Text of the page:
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Effects of Spatial Structure and Reduced Growth Rates on Evolution in Bacterial Populations

  • Michael T. France
  • Ben J. Ridenhour
  • Larry J. Forney
Chapter
Part of the Grand Challenges in Biology and Biotechnology book series (GCBB)

Abstract

The evolutionary forces that create and maintain the awesome diversity observed in microbial communities and populations are not well understood. For the most part, previous studies on microbial evolution have been done using model species that are grown in well-mixed homogenous environments in which cells experience continuous or episodic periods of exponential growth. The relevance of these experimental systems to the evolution of naturally occurring populations is limited because bacterial populations in most environments reside in spatially structured heterogeneous habitats in which cell growth is slowed by nutrient limitation and cells often experience prolonged periods of stasis. Here we review and discuss how spatial structure and slow growth influence the evolution of microbial populations. We focus our discussion on microbial populations contained within biofilms, which are complex assemblages of microbial cells enclosed in self-made extracellular matrices. Biofilm-bound populations have spatial structure and contain subpopulations that are growing slowly. Studies have shown that spatial structure limits competition to a local scale thereby protracting selective sweeps. Additionally, reduced growth rates directly impact the rate at which selection can alter genotype frequencies in populations. Combined, these characteristics lead to the emergence and maintenance of genetic diversity within biofilms. We contend that the findings of studies on evolutionary processes in bacterial biofilms can readily be extrapolated to other spatially structured microbial habitats, such as soils and sediments, in which nutrient limitation causes slow growth.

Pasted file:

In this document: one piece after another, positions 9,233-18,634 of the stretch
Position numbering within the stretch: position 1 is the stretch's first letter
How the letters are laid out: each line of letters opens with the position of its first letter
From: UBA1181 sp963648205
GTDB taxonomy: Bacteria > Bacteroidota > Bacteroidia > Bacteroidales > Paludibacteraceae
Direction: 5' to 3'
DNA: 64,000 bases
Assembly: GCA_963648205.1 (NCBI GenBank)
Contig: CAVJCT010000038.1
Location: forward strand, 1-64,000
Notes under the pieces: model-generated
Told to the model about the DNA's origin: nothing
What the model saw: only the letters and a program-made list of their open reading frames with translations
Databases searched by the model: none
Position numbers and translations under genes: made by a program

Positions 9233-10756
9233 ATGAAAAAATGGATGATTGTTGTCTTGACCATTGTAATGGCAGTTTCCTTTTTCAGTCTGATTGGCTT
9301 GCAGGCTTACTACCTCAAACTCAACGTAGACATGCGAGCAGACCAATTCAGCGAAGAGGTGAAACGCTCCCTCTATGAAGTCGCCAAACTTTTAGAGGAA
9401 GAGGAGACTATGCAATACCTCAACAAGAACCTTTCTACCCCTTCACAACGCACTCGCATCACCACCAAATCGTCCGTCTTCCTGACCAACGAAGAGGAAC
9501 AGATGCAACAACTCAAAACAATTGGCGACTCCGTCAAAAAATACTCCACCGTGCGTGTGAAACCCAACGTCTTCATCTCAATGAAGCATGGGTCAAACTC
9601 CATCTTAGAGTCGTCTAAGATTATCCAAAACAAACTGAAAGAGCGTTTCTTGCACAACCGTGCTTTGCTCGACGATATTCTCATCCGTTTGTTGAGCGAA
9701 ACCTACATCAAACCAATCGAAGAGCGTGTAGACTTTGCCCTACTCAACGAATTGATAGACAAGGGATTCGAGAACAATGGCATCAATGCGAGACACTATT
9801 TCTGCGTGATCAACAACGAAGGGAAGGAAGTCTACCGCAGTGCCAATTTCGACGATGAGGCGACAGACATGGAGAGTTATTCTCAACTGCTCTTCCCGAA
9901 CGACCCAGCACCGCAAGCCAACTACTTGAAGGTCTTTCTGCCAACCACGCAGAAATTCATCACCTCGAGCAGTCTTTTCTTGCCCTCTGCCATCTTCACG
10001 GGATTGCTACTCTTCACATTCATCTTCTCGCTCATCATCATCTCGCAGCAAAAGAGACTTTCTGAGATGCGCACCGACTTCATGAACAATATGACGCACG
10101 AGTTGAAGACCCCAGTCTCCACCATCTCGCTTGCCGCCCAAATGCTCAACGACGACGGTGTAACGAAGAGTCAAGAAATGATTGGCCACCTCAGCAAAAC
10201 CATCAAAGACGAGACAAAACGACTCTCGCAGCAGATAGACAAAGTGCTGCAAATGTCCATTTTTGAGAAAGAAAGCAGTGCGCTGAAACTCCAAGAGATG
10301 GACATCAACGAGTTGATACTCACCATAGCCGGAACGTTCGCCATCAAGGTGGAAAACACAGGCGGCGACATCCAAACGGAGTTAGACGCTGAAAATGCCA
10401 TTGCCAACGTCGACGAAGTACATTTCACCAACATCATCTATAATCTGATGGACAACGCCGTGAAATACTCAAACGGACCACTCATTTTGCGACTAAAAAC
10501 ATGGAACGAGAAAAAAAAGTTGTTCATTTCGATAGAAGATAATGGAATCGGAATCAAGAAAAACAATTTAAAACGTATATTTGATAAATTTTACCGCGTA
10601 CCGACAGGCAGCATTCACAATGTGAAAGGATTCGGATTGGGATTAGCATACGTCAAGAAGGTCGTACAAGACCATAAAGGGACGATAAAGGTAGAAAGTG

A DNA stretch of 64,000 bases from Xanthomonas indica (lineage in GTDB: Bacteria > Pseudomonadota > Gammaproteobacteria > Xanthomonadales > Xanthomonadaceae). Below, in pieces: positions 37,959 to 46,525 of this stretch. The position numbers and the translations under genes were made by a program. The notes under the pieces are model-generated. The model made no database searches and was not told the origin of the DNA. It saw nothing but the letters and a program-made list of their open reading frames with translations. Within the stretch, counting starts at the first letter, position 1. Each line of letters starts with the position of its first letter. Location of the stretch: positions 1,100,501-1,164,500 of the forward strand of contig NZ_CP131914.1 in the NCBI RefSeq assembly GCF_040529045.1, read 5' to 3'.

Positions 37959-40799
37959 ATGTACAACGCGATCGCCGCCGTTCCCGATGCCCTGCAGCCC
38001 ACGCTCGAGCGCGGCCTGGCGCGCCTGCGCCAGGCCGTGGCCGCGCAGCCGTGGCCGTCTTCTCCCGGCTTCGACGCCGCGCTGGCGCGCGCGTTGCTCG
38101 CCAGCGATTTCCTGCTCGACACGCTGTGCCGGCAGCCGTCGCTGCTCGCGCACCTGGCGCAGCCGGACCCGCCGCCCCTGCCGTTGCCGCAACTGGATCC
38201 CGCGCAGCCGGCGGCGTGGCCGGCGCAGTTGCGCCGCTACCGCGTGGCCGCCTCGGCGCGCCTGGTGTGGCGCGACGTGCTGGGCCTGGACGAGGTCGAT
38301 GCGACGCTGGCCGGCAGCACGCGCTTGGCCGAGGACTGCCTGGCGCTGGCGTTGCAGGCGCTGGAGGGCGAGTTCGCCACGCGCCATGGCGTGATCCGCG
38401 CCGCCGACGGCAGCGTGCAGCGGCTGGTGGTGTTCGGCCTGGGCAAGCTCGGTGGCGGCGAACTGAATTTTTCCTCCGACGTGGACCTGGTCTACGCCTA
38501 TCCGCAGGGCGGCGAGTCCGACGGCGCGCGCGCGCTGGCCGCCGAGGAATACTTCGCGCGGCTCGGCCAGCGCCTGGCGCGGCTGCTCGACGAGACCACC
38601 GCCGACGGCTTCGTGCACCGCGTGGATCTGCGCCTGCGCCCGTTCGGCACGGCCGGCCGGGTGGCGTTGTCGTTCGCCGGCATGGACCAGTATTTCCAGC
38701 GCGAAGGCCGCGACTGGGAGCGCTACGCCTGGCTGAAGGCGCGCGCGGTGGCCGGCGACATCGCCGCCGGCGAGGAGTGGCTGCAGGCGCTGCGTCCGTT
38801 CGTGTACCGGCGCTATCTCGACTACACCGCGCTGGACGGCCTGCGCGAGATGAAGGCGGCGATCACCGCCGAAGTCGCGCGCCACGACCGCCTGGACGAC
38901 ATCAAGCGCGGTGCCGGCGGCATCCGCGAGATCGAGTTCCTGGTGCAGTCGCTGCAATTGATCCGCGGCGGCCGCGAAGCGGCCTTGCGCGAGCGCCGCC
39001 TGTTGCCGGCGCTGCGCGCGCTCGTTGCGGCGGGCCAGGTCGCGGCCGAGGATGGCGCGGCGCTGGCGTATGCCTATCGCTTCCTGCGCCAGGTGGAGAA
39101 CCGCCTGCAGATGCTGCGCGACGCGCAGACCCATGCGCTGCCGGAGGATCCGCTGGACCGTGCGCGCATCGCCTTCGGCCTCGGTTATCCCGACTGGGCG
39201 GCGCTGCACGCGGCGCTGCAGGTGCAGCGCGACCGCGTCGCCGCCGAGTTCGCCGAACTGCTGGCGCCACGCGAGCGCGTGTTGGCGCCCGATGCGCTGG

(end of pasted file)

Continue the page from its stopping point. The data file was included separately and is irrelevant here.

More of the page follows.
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Copyright information

© Springer International Publishing AG, part of Springer Nature 2018

Authors and Affiliations

  • Michael T. France
    • 1
  • Ben J. Ridenhour
    • 1
    • 2
  • Larry J. Forney
    • 1
    • 2
  1. 1.Institute for Bioinformatics and Evolutionary StudiesUniversity of IdahoMoscowUSA
  2. 2.Department of Biological SciencesUniversity of IdahoMoscowUSA

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